Looking beyond cost codes in construction management software

Why Use Construction Cost Codes?

The market for commercial construction in the United States is a little more than $230 billion in 2022, according to research firm IBISWorld. Given the high monetary stakes and the complexities at various stages of the project, construction companies need to rely on standardized processes to keep an eye on costs.

Anyone in the industry can attest that budget and construction cost management codes are the way to go. They enable firms to categorize costs, identify spending patterns and easily provide the documentation necessary for reporting and oversight.

Construction Cost Codes in WBS and Flat Organizational Structure

Keeping this method of classifying projects as context, construction firms use techniques that broadly shake out into two categories:

  • Work breakdown structure (WBS) – WBS is a project management system that breaks down categories into detailed hierarchies. Such a level of detail allows managers to pinpoint, to exacting detail, where the money is being budgeted and spent–and when.
  • Open or flat structure – The open structure allows more flexibility if managers are unsure of hierarchies and want to build the code without being tied to a fixed set of parameters. You can elect to utilize the same breakdown as a WBS structure, simplify your options, or do a combination of the two.

Additionally, industry professionals can break down projects into even more detail using “segments” as needed. So a complete code would look like:

  • Project phase–Construction Code–Construction Type–Segment

Looking beyond cost codes in construction management software

So why am I delving into a system that you’re likely already familiar with? 

I recently ran across several prospective customers sharing stories of cost code misuse and errors that ended up costing them.

Essentially what all their stories had in common is that construction management software companies sometimes brag about the levels of cost codes and segments their programs are capable of accommodating—but it helps to remember that such complexity can be overkill and unnecessarily overwhelming for documentation purposes.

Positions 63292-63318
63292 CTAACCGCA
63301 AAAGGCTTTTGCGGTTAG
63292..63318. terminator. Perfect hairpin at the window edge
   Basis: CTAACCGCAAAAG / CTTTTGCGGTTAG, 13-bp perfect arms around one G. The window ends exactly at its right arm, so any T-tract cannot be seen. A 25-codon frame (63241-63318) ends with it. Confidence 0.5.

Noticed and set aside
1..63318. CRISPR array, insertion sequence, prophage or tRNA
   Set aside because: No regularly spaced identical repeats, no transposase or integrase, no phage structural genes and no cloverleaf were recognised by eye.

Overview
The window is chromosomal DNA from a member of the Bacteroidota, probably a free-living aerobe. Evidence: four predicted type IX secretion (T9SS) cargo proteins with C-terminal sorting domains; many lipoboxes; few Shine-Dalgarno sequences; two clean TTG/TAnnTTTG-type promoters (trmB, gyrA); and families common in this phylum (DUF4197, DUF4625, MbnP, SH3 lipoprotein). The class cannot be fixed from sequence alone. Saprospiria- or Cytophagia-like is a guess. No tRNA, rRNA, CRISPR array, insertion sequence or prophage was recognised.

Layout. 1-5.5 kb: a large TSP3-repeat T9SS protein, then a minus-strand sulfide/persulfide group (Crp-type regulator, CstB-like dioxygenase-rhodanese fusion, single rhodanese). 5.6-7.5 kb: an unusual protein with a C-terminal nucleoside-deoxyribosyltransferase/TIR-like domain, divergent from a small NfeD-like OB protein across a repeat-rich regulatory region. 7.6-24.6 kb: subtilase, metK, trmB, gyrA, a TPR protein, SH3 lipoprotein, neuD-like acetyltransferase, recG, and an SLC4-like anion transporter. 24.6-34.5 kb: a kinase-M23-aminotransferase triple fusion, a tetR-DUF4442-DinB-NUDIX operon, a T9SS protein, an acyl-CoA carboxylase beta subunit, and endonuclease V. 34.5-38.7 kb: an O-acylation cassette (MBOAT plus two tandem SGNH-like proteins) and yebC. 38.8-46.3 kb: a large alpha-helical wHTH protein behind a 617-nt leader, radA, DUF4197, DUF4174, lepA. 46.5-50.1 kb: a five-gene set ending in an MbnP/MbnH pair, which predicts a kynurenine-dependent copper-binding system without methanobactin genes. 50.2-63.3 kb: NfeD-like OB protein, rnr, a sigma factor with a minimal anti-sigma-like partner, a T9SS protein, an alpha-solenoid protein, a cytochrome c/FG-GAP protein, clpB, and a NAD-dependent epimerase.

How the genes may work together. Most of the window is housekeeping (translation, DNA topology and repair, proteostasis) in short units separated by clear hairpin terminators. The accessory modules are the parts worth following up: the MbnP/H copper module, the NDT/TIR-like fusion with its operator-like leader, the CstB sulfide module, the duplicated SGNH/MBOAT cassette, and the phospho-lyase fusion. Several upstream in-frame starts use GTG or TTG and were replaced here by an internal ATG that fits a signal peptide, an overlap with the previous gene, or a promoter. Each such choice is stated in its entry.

I am compelled to share a few tips when evaluating financial-related capabilities for a construction management system:

End users and end use cases

If one subcontractor is assigned all the work, it might be easier to break down the project by subcontractors rather than drilling down to windows and labor and more. Determine the level of granularity by figuring out the amount of tracking you need done and, equally important, who needs to work with the documents.

While it might be tempting to set-up 10 or more levels of custom segments, such detail can easily become overwhelming and unwieldy to document consistently. Such constraints might lead to workers skipping documentation altogether or an increase in errors.


Always pick a solution that delivers flexibility in its budget code structure so you can make your reporting work for your business. Groups that are not dependent on each other give additional flexibility when it comes to higher-level tracking.

No lock-in

Some software packages might promise lots of granularity but insist you arrange components in very specific ways. But be wary of systems that insist on a set protocol—you do not know what technologies are coming down the road and how your tech stack will need to talk to various components in the future.

Ease of integration

The ideal project management software will integrate easily with the ERP system of your choice so you save time and effort and improve accuracy, instead of having to key in data into two separate systems.

Success in construction

A successful construction project depends on visibility–into your financials, design and drawings, documentation, change orders. You cannot make room for something you can’t see.

The construction project management software needs to accommodate the way you work right down to the construction codes you need to incorporate. It cannot afford to lose sight of the larger picture though. Flexibility and the ability to work well within your integration ecosystem have been–and always will be–the biggest plus points in a construction management software system.

Consider Trimble ProjectSight—with an open structure for creation of construction codes, you are not locked into a rigid hierarchy at the very outset. At the same time, you can dictate the level of recording you want. Equally important, ProjectSight understands the real-world system in which you operate and integrates with your existing ERP systems and many other solutions.

Learn more about ProjectSight and its ease of use for construction project management.

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